By Stephan Manning.

Aaron died on January 11 2013. He was 26 years old. In his short life, Aaron made more impact in this world than I will probably ever make. And – I should add – his influence would have grown so much larger if he had decided to live.

Aaron once described himself as someone who is driven entirely by curiosity. And this might have been true when he joined a working group at the age of 14 to co-author the RSS 1.0 standard – a web feed format for frequently updated works, such as blogs and news headlines. After dropping out of college he founded Infogami which later merged with Reddit – a news spreading website which today attracts Millions of users every month. But this – although impressive by itself – is not why I am writing this blog. Aaron was more than a gifted programmer and web enthusiast.

From early on, Aaron stood for a new spirit in the Internet age. He fought for the right to connect and freely share information. And he did this in ways that were novel, effective and sometimes drastic. Most famous perhaps is Aaron’s leadership role in the campaign against the Stop Online Piracy Act (SOPA) which would have allowed the U.S. government to shut down websites accused of violating copyright, and, in effect, censor Internet content. You might remember the ‘Internet strike’ on January 18 2012: Wikipedia shut down and Google went black – probably the largest coordinated online protest ever. And as Aaron describes it, this movement was neither backed by political groups, non-governmental organizations, nor the corporate world. There was no lobby for it. Even mass media remained silent – maybe because of their vested interest in controlling the spread of news and information through the Internet. It was entirely up to citizens and Internet users to recognize the importance of this bill and to raise their voices. And it took leaders like Aaron to make that happen. For more details you may find this video very insightful:

It might take years before people realize how important this collective action was. It could very well be that the freedom to connect and share information will become a human right much like the freedom of speech and the freedom of religion. What happened in 2012 was maybe ahead of time, and, yet, it may lay the groundwork for a fundamental shift in thinking about the social value of information.

And let’s not forget about Aaron’s activism in related domains. Aaron strongly believed that access to public sources of knowledge and information should be free. In 2008, he downloaded and released approximately 20% of the Public Access to Court Electronic Records (PACER) database of United States federal court documents. PACER was charging 8 cents per page for information – much more than necessary to keep the system running, and a financial burden for many who might be interested in accessing these documents. In a similar fashion, Aaron used his access to MIT’s ‘open campus’ to download a large amount of articles from JSTOR – a digital repository of academic articles – for free dissemination. Aaron was arrested, facing a long sentence in prison, mainly because MIT held on to charges of wire fraud and unlawfully obtaining information from a protected computer etc. This affair might have very well contributed to Aaron’s early death.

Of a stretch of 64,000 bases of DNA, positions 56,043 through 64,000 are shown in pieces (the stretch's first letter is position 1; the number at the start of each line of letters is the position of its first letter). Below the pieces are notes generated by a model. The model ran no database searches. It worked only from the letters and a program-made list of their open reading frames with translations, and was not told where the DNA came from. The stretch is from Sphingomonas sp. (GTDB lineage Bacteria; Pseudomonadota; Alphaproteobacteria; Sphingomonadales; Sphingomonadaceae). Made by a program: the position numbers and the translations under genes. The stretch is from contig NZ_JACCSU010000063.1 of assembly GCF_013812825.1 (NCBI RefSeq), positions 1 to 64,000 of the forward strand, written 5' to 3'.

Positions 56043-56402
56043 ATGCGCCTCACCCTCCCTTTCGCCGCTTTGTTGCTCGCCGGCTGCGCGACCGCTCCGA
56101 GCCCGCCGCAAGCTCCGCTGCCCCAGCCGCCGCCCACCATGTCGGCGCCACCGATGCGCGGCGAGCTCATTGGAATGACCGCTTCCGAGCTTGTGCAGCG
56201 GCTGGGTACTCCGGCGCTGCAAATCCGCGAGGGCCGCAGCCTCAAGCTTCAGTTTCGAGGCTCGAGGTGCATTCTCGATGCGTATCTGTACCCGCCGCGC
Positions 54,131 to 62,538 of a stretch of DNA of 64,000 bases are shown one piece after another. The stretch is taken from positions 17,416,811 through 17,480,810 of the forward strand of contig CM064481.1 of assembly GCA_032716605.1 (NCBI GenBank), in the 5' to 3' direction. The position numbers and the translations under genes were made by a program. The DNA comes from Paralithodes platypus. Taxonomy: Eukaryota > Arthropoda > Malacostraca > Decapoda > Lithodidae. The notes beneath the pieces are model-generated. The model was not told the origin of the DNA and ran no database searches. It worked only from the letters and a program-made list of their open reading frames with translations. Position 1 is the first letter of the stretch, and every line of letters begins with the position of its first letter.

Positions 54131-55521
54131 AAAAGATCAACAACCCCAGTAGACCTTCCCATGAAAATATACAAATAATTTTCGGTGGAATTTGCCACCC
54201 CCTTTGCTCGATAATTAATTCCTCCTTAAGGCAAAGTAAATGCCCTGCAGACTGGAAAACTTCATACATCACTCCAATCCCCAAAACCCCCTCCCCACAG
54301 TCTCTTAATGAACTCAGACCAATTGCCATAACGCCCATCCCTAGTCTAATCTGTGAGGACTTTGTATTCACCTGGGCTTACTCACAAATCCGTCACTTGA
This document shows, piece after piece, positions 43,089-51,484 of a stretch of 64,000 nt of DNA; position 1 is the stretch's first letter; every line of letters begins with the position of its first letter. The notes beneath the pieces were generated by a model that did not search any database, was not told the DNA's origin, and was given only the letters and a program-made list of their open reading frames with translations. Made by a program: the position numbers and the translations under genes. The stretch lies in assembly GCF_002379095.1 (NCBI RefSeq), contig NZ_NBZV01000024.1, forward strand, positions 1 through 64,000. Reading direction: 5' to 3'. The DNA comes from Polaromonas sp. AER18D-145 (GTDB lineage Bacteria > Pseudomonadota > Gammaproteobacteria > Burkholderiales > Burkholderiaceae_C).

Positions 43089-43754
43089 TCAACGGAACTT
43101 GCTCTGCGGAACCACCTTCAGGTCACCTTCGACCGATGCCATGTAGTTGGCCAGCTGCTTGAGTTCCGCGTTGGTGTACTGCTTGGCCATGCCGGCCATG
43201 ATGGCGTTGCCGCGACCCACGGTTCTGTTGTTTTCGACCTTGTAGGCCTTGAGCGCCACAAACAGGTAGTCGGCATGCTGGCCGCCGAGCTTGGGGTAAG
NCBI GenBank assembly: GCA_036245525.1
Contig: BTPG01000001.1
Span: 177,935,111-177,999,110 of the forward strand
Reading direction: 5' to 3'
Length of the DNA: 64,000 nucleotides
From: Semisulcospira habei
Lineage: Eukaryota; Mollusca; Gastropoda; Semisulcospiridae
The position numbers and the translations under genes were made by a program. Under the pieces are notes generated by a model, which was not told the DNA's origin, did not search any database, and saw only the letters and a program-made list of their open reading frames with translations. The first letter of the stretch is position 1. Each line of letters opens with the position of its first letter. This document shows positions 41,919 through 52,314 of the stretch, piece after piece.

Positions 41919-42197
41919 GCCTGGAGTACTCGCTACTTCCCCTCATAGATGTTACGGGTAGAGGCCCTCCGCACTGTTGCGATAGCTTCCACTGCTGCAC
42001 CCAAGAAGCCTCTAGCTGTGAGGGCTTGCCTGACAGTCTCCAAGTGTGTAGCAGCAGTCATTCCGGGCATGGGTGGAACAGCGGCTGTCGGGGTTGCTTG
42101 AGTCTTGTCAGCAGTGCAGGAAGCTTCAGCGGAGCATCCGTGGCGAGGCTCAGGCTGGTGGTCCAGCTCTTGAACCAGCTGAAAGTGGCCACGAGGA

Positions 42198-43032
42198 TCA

What Aaron did might appear to some as an act of stealing, but let’s take a broader perspective. The law does not distinguish between crimes that are committed for personal benefit from illegal actions for the greater good. Nor has the law any foresight. Not so long ago it was illegal for women to vote, illegal for homosexual couples to get married, illegal to abort. And it used to be legal to physically punish school kids as a teacher, legal to restrict access to public places for physically handicapped people, legal to pollute the air without limitation. As it is legal today to make information of public value proprietary, and illegal to freely disseminate that information.

In a few years time, people may take for granted that information of public interest is freely accessible and they might have a hard time understanding why Aaron’s progressive act met so much resistance. But let’s be honest: progress is barely possible without a few brave characters who step over the line. As the German songwriter Wolf Biermann once put it in his ‘Ballade for a truly deeply concerned friend’: “My Dear, this has to do with division of labor. There are those who remain silent, and there are those who shout. If people like you go way too short, then some others may go a little too far.” Aaron went pretty far, and paid for it.

I would like to end with the first verse of another song – by Pete Seeger, a political songwriter Aaron admired very much. This song is called “If you miss me at the back of the bus” and it deals with the struggle of African Americans to fight for legal rights which everybody takes for granted today. It goes like this:

“If you miss me at the end of the bus
you can’t find me nowhere
come on over to the front of the bus
I’ll be riding up there.”

Aaron never accepted the growing rule of capital and government control over the Internet. He was riding up there. Thanks Aaron. And this will definitely not be the final word….


Further Links:

Farhad Manjoo: How MIT Can Honor Aaron Swartz (January 2013)

Michael Eisen: How academia betrayed and continues to betray Aaron Swartz (January 2013)